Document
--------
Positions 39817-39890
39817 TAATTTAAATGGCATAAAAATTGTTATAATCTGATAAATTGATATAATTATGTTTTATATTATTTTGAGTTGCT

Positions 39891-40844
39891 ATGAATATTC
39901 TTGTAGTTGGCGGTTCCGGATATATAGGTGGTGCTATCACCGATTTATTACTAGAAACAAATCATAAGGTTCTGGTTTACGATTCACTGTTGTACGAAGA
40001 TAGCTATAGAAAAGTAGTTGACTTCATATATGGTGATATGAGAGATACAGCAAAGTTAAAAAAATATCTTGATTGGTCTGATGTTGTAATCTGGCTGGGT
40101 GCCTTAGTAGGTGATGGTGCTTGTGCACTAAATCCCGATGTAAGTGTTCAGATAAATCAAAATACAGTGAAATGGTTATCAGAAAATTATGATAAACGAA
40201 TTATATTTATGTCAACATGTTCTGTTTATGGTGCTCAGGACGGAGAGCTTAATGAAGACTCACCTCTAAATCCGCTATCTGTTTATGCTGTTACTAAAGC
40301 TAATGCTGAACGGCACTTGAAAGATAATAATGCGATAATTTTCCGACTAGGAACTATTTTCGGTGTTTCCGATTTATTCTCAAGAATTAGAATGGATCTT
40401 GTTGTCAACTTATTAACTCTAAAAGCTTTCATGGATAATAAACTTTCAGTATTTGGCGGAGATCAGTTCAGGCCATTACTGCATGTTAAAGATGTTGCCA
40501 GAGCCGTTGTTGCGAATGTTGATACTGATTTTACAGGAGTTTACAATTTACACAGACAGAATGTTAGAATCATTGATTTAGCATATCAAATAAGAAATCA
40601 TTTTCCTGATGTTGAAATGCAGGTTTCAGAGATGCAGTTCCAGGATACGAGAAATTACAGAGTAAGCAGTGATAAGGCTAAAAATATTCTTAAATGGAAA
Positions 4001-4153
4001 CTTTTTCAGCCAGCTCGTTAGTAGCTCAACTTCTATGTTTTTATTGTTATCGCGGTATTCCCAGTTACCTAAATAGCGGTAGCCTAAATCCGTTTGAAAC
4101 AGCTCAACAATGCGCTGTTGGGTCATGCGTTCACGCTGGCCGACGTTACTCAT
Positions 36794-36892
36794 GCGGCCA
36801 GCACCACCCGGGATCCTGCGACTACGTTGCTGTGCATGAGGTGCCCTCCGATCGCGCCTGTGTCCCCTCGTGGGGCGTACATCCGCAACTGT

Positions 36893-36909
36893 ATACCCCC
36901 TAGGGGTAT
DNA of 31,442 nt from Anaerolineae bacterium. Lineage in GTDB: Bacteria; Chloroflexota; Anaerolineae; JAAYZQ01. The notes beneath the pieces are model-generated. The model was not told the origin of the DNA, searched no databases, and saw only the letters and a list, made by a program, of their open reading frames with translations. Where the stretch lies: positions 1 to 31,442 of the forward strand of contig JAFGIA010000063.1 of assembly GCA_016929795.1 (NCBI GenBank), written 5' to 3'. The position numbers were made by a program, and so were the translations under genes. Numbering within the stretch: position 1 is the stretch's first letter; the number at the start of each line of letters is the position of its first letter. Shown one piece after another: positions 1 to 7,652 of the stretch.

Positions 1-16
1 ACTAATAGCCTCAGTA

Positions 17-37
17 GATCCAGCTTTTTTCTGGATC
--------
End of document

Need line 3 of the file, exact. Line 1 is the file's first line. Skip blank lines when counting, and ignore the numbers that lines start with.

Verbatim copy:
Positions 39891-40844